This article was originally published by Radio Free Asia and is reprinted with permission.
The Cambodian government on Tuesday acknowledged that deaths had occurred at a controversial detention center and it has concluded a preliminary investigation into the facility’s shortcomings, but there are no plans to shut it down as a prominent human rights group has urged.
The Cambodian League for the Promotion and Defense of Human Rights, or LICADHO, reported last month that two people who were arbitrarily detained at the Prey Speu Social Affairs Center in Phnom Penh died of illness in August, with evidence suggesting that they were among more than 10 detainees who died at the center over a two-month period that started in July.
Touch Chan, a spokesperson for the Ministry of Social Affairs, Veterans and Youth Rehabilitation, said that he was aware of the group’s report, but he was not able to confirm the death toll or causes of death at the Phnom Penh facility.
“Of course, we do not deny what LICADHO found,” he said. ”Some of the information is acceptable.”
Touch Chan said the ministry led a working group investigation of the center, which revealed some issues that they are ready to solve, but Prey Speu will remain open.
The ministry has not investigated the two deaths reported by LICADHO and has not yet received an autopsy report, though it has received autopsies for other deaths that occurred at the center, Touch Chan said.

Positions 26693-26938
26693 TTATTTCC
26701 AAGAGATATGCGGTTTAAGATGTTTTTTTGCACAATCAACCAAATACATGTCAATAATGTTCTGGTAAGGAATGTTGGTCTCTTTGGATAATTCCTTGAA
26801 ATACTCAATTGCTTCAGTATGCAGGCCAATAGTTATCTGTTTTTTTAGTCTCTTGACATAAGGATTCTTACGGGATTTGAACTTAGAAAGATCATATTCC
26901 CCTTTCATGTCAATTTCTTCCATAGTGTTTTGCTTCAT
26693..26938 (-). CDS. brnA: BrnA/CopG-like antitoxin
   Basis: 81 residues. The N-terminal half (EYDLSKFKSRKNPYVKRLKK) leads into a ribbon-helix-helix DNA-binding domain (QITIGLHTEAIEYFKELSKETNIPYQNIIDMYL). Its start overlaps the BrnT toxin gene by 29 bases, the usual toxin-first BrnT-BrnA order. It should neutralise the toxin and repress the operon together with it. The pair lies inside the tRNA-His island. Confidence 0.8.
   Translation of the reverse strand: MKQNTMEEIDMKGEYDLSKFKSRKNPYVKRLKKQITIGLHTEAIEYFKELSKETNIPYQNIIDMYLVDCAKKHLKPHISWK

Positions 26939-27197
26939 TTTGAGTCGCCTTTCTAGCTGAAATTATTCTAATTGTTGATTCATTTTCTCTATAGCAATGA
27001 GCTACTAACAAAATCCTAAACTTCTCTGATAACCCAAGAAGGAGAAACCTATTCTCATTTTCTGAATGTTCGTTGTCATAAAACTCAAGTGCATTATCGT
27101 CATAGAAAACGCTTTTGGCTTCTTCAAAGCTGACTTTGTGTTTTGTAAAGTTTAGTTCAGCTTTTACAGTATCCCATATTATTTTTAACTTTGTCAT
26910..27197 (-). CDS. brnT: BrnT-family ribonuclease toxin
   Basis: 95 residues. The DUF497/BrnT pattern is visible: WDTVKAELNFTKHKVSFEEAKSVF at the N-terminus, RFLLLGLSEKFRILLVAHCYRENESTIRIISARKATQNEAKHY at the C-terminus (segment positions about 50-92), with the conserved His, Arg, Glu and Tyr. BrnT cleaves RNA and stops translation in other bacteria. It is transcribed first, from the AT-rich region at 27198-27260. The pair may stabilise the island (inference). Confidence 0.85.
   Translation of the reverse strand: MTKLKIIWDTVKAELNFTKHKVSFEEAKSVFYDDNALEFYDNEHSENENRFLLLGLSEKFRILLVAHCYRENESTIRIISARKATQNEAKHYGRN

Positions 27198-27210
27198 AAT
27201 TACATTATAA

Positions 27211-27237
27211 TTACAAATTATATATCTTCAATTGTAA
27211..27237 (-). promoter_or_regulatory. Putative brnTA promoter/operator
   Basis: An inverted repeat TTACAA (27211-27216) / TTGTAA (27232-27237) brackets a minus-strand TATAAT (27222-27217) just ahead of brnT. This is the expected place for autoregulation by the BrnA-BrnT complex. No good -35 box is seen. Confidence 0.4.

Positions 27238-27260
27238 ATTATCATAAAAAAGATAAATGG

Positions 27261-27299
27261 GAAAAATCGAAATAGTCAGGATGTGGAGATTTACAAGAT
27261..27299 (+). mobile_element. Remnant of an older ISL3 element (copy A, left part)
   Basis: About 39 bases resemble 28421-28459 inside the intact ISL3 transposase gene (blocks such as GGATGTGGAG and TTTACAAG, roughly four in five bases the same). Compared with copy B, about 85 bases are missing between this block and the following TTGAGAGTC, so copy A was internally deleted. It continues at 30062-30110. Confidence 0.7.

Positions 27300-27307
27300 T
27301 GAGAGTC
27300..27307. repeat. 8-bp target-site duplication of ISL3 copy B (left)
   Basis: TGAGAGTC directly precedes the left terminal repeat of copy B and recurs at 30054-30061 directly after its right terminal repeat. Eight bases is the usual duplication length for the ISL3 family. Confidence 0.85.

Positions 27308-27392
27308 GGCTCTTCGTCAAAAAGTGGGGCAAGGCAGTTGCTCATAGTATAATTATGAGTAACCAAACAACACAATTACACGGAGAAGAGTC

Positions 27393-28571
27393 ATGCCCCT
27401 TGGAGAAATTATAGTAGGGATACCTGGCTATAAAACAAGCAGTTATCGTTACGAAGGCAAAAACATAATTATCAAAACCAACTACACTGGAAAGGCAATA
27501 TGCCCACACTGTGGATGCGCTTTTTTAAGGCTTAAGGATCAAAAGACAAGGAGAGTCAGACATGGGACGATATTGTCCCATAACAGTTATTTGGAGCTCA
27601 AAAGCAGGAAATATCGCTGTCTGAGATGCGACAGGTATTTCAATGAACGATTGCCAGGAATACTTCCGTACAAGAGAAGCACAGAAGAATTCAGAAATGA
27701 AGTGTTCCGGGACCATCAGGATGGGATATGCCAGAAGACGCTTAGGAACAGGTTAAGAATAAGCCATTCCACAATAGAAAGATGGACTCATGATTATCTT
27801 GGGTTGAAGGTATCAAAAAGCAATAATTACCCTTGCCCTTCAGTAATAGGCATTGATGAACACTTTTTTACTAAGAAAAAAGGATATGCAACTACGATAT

Though the government claims it to be a vocational training center, LICADHO says Prey Speu’s true function is “an unlawful detention facility to hide from view Phnom Penh’s most marginalized and at-risk citizens,” and denies them adequate food and healthcare.
In its report, LICADHO said that it has documented abuses at Prey Speu since its opening in 2004, and it has advocated its closure since 2008.
Promise to improve
Relevant parties must reorganize the center’s management and improve some shortcomings to comply with human rights principles, Touch Chan said, but he refused to elaborate on what the shortcomings were because the findings were still awaiting approval by the minister.
The government-backed Cambodian Human Rights Committee will visit Prey Speu after the preliminary investigation has been concluded, committee spokesman Katta On said. He said his team would conduct a fact finding mission about the deaths with the center’s management.
“LICADHO’s report blamed the center’s negligence and called for its closure,” he said, acknowledging that the Ministry of Social Affairs’ report didn’t mention management issues.
LICADHO Director-General Am Sam Ath said that the government has failed to make changes at Prey Speu despite repeated promises over the years.
“For many years there has been no change. I’m worried that conditions at this center are still the same, so LICADHO still insists that if there is no change, it should be closed until there are ways to improve it,” he said.